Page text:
(The entire section is 1243 words.)
Chapter 7 Summary
Lianne sees the hint of two towers, the smudges of grey behind the white bottle in the still life. She turns away from the painting and is struck by what she sees as another still life in the living room—Mother and Lover. Nina does not see towers in the painting; she sees architecture maybe, but not modern towers. When Nina has stopped looking at everything else, she plans to look at these still life paintings. Eventually she will simply look at blank walls. Lianne teases Martin, asking what he has on his walls. He tells her he keeps bare walls—almost bare—both at home and at the office.
The couple’s argument continues: God does or does not exist and invoking God is a way to excuse bad behavior. Martin hunches down to where Nina is sitting and leans toward her. First they kill and then people try to understand them, he says; perhaps people will eventually learn their names, but they must kill to get the attention. And the argument continues. Finally Nina announces she will smoke a cigarette, and the tension eases. While Martin gets another beer, Nina asks about Justin, as he is planning to draw her portrait. When Martin returns, the debate continues but is interrupted by a phone call. Every call Martin takes seems secretive and is conducted in a variety of languages. The older couple talks about traveling, taking a trip to see the ruins. New York now has ruins, but Nina does not want to go see them. As Martin works his way to the door, he tells her the towers were built to demonstrate wealth and power, which was an obvious provocation, taunting someone to bring them down. Then he opens the door and leaves.
Keith and Justin are watching poker on television when Lianne comes into the room. Father has taught son some of the fundamentals of the game, but Keith understands this is television drama rather than anything real. Lianne enjoys watching the players, in their assorted postures and expressions. It reminds her of studying Kierkegaard in college. She sees Keith watching her in the reflection of the screen, and she smiles at him. As Lianne swoops Justin off to bed, Keith asks his son if he would like a set of poker chips and a deck of cards. He says, “maybe,” so he means yes.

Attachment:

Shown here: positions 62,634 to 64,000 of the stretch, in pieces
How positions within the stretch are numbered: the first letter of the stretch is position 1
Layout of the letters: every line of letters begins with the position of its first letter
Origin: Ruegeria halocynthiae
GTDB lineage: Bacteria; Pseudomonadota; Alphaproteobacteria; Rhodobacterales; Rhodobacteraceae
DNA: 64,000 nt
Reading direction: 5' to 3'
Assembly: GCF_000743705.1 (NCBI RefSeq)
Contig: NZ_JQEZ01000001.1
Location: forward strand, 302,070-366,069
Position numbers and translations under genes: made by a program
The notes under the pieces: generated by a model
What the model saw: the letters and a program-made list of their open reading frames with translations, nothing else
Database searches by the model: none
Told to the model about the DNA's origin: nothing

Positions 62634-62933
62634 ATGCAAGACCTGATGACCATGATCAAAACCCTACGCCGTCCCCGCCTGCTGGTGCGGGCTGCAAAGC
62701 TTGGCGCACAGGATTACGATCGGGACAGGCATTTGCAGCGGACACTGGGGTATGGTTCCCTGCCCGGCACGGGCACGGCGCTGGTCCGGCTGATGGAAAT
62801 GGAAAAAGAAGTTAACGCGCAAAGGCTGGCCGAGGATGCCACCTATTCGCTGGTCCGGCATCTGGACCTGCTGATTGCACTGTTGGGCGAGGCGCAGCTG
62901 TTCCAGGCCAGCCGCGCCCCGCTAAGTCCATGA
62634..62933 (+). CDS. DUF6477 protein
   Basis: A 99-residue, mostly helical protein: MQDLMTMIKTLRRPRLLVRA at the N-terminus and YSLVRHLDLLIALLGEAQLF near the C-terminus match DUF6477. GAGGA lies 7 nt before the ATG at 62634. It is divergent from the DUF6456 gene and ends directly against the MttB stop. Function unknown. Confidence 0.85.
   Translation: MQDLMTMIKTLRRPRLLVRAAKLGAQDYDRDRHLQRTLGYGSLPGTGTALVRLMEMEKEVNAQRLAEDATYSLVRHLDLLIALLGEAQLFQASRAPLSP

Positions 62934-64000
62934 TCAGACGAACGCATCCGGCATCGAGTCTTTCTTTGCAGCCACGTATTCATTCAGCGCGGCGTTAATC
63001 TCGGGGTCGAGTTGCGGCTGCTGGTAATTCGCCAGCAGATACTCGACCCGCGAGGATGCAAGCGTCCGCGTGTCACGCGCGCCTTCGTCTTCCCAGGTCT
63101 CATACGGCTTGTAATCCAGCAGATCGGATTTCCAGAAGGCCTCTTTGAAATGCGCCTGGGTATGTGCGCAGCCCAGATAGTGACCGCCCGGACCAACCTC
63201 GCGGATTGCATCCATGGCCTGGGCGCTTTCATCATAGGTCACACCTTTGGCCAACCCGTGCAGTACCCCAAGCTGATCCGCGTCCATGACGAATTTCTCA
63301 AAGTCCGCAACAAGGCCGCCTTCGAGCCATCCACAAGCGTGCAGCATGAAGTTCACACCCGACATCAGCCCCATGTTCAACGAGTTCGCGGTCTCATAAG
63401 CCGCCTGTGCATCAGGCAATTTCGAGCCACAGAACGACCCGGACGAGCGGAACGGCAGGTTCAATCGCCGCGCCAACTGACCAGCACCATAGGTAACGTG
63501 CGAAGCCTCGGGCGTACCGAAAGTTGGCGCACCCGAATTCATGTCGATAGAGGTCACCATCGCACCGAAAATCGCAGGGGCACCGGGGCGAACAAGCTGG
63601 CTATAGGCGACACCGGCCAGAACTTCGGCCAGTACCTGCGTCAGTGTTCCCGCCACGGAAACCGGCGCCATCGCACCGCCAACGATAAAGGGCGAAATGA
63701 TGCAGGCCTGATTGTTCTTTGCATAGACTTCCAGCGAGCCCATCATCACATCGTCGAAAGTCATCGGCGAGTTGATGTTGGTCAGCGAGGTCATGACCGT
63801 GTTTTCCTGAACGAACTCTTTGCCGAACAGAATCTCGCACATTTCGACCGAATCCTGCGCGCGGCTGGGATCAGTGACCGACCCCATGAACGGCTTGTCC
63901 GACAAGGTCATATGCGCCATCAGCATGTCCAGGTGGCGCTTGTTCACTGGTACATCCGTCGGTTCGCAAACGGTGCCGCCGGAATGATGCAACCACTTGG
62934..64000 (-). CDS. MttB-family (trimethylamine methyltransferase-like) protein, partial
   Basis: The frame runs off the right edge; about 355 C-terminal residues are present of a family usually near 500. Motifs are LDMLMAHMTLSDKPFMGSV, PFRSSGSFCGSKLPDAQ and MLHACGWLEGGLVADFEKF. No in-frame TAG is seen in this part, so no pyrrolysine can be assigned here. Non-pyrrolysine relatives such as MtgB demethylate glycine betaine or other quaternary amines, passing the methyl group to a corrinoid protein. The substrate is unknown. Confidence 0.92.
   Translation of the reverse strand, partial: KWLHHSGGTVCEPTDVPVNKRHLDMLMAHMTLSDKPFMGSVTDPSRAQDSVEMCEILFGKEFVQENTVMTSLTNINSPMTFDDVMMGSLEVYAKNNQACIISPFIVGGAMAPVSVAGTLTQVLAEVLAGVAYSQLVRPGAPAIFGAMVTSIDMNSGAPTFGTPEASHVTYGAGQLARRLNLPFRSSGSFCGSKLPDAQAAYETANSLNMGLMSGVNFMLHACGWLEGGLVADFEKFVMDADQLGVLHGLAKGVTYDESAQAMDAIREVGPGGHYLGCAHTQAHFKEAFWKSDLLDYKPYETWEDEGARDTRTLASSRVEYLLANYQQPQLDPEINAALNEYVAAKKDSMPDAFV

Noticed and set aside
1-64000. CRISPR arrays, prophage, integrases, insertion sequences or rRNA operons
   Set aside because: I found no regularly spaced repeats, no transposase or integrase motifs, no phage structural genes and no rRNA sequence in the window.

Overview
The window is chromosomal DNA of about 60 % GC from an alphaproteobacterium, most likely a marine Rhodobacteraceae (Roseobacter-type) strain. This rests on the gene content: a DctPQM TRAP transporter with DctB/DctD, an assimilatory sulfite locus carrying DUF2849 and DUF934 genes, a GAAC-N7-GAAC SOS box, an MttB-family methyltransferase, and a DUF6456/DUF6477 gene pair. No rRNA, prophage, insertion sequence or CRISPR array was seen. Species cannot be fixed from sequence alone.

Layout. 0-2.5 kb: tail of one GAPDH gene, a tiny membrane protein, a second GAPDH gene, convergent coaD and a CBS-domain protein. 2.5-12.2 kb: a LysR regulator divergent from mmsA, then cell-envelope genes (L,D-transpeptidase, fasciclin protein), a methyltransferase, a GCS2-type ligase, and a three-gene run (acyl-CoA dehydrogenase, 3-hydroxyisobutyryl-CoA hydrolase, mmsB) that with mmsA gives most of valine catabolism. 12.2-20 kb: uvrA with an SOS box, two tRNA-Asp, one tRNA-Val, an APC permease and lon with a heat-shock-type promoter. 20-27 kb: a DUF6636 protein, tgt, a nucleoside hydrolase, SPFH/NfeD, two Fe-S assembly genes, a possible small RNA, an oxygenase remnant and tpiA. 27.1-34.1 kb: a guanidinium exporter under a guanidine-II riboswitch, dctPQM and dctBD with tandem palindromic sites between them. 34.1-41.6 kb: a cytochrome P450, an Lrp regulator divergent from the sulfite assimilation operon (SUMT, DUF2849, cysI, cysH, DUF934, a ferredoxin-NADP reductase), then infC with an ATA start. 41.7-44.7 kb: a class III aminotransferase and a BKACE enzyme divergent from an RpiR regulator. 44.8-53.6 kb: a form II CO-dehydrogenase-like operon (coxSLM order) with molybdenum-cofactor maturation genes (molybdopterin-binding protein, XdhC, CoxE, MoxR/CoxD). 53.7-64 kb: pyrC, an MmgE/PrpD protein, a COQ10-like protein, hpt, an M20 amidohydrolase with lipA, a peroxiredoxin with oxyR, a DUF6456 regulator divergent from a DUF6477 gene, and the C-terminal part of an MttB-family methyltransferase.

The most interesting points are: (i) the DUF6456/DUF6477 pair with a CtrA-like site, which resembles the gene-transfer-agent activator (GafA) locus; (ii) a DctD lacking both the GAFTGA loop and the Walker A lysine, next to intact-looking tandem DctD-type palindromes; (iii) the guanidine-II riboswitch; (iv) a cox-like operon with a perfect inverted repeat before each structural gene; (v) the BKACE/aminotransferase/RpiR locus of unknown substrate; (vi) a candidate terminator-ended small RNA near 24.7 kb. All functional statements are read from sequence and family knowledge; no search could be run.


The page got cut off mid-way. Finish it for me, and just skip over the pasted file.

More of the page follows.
Finally Lianne must speak to Elena about the music, so she pounds on her door. Lianne tells her it is loud and asks why she must play this particular music now. Elena just keeps telling her it is beautiful music and she likes it...
(The entire section is 1284 words.)
Chapter 8 Summary
Keith is not walking through the park in breathless anticipation of his time with Florence. Though they enjoy one another’s bodies, he keeps returning because of what they know together, their shared experience of that timeless spiral drift as they exited the tower that day. He goes back because of that, even though these meetings contradict what he now knows to be true for his life: it is meant to be lived in a serious and responsible manner, not snatched in segments. As he leaves each time, Florence wonders if she can stay who she is or if she has to become one of those people who watches people walk out the door. Florence wonders if they are still themselves, but Keith feels like someone else when she looks at him sometimes.
Carol Shoup sits with Lianne at lunch and they are arguing. Carol’s company is publishing a significant and timely book by a retired aeronautical engineer who appears to have predicted the events of that day. It details a series of connected global events that converge in an explosive moment, and it is eerily reminiscent of a late-summer day in Boston, Washington, and New York. Lianne is upset that she was not asked to be the freelance editor for the project; Carol is trying to explain she thought it was too close, too personal to even ask. Any editor would have to be immersed in the immense, tedious detail, and she tried to spare her friend that experience. Lianne does not care how demanding or how, ultimately, unprophetic the work is—this is exactly what she wants but does not know it until Carol derisively mentions the book. All Carol wants to talk about is Keith and how wonderful it must be to have him back as a husband and a father; Lianne tells Carol it is just a beginning and she obviously knows nothing. Carol promises to call her if the book’s editor finds it is too much or too heavy or is ruining her life. Lianne tells her to call for that or not to call at all.
After the day Rosellen could not remember where she lived, she does not return to the group. Today the members want to write about their former friend. Lianne ponders the beauty of faded lives and watches as members write about Rosellen. For the first time, she is afraid to hear what they have written.
Keith is going to begin his job in a few days, but today he is touring a fitness center. It is throbbing with energy and movement and regimen, and Keith feels as if these are the people he knows. Once he spends...